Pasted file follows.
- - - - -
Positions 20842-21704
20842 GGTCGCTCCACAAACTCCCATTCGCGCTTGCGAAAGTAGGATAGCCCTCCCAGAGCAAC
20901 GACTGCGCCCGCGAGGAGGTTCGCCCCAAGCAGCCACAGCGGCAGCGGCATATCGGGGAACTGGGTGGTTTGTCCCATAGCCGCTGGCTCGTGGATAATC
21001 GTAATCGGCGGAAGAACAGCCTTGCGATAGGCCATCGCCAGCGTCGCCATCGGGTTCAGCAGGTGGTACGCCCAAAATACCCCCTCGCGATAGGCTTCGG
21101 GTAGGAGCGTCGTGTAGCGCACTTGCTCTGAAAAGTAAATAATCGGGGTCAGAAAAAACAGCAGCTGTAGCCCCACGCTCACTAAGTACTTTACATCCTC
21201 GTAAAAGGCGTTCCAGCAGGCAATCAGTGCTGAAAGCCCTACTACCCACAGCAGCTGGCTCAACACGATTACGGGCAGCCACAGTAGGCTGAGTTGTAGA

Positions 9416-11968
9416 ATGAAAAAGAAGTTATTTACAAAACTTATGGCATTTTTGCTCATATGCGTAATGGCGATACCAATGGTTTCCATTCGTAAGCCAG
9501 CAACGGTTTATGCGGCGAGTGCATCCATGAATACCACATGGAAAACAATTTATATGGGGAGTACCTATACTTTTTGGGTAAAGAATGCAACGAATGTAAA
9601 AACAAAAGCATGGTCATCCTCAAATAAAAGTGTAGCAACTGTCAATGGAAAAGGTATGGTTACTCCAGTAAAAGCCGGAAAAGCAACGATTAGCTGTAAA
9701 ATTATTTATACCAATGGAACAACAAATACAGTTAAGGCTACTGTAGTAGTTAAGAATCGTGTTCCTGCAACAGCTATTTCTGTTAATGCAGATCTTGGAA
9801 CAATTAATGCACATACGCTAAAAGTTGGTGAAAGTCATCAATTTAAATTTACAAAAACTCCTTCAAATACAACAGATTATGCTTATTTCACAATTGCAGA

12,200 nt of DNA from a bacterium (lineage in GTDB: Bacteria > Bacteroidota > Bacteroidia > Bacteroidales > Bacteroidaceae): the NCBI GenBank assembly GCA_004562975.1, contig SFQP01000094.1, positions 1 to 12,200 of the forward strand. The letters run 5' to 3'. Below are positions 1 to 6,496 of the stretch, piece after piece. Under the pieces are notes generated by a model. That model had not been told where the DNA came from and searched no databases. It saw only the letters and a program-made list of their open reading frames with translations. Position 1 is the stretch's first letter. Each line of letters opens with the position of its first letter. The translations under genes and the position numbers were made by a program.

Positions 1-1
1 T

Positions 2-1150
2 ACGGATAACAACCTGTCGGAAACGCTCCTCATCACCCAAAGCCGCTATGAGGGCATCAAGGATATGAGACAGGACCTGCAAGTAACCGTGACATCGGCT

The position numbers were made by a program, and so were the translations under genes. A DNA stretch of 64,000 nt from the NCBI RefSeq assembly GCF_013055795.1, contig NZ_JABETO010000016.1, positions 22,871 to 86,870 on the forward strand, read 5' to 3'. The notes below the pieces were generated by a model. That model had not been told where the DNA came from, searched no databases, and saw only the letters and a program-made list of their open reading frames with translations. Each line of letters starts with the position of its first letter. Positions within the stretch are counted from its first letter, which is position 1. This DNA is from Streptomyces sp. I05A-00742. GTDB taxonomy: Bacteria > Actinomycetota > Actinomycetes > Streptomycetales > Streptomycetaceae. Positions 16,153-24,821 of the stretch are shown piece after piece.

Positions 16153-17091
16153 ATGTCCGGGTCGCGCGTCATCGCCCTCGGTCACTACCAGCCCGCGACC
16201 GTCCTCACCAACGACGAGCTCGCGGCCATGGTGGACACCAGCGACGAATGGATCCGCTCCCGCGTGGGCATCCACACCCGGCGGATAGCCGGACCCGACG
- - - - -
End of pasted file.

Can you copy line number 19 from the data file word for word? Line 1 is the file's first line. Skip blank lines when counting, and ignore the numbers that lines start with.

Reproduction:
Positions 16153-17091